by Andrey Makhovsky
Belarus declared Friday that Europe's top rights watchdog would no longer be able to work there, after it criticized this month's presidential election and condemned a police crackdown on opposition demonstrators.
The Organization for Security and Cooperation in Europe (OSCE) had described the December 19 vote as "flawed" and accused police of heavy-handed tactics after they beat and arrested protesters and rounded up opposition candidates.
The election handed a fourth term to President Alexander Lukashenko, who has been accused by Western leaders of dictatorial rule and suppressing independent media.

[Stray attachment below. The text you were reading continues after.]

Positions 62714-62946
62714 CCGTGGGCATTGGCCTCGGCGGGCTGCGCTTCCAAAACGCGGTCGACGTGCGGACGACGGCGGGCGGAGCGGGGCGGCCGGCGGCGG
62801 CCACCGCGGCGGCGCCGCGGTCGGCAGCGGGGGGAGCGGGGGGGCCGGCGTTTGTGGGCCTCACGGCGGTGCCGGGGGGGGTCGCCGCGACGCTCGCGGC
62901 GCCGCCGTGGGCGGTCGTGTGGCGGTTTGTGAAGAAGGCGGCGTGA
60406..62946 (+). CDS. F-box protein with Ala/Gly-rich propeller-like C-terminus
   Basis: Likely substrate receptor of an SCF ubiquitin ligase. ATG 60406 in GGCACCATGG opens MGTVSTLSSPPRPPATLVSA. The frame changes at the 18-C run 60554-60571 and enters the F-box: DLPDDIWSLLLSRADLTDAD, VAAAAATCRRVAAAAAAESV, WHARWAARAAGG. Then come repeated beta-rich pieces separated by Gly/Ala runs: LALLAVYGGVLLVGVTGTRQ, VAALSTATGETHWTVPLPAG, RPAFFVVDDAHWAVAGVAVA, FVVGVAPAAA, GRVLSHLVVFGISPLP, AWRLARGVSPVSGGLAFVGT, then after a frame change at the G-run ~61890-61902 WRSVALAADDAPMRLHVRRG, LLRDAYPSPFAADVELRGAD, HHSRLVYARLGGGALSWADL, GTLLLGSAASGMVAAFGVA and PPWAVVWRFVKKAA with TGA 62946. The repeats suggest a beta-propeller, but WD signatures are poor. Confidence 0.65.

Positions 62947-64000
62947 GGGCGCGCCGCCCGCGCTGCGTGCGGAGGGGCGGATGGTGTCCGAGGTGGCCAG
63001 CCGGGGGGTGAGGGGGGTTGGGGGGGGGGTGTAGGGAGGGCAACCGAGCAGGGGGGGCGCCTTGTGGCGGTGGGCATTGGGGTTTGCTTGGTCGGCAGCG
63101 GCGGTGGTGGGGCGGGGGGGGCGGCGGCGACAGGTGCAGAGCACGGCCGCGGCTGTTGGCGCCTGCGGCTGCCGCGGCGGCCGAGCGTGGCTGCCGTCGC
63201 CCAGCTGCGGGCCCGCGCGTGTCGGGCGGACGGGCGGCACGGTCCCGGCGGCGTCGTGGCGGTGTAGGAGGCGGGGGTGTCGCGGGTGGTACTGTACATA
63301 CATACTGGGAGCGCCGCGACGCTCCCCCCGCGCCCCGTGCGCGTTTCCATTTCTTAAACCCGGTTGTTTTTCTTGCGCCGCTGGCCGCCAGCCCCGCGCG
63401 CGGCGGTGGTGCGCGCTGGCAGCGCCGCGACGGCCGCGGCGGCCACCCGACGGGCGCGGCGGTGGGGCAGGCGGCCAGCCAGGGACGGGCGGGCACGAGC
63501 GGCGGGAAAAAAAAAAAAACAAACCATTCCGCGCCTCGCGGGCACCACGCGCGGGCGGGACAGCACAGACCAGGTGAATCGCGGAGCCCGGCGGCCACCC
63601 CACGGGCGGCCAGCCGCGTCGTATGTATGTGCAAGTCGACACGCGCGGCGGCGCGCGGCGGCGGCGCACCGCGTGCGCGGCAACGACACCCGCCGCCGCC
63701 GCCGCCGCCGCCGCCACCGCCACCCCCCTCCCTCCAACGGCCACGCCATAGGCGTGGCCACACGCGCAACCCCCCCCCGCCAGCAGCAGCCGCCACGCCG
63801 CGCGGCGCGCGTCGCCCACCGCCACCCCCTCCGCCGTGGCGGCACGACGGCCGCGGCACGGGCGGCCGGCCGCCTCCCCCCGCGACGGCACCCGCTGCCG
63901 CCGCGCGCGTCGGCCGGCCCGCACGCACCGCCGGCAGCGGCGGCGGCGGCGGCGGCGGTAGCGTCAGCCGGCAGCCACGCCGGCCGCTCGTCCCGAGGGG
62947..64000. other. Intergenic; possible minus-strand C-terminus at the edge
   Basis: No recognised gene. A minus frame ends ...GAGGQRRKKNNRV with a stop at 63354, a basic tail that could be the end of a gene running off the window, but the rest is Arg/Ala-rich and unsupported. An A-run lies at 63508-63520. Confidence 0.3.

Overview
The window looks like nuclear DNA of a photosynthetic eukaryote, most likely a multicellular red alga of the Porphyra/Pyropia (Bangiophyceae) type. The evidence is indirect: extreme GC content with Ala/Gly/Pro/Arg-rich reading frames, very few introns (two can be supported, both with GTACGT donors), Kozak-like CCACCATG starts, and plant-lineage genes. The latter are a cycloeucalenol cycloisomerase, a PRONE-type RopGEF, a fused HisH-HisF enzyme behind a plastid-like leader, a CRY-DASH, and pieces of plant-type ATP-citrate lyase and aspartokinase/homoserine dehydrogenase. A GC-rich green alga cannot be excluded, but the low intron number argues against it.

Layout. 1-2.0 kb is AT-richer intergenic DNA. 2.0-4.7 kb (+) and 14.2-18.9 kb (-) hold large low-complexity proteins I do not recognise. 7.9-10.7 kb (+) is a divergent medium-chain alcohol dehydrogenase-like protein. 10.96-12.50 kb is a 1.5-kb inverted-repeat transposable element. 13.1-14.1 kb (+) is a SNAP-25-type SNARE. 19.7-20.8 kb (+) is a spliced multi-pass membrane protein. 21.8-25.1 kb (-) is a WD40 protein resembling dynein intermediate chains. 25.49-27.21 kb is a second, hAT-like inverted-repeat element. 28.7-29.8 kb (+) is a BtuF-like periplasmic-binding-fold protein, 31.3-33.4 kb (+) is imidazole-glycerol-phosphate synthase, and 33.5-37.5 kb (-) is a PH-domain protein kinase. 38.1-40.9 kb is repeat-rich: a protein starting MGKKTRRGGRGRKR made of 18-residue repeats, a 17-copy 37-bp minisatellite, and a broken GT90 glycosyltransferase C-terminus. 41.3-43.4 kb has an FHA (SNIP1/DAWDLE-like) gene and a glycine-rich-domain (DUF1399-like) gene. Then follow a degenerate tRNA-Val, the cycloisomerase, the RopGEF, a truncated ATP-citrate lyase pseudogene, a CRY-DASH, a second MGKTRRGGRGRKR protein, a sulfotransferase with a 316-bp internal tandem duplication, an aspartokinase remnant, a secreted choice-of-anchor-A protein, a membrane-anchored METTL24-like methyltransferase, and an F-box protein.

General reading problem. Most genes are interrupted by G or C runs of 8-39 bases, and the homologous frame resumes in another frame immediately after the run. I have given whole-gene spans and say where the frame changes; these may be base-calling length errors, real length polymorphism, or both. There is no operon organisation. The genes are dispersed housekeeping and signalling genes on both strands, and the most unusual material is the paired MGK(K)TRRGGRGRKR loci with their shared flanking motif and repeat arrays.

"The Belarussian side has taken the decision not to continue the operations of the OSCE office in Minsk," said foreign ministry spokesman Andrei Savinykh.
"The evaluation of the OSCE's activities in Minsk shows that the OSCE has fulfilled its mandate," he added.
Under Belarussian law, the government can revoke the OSCE's permit or refuse to renew it.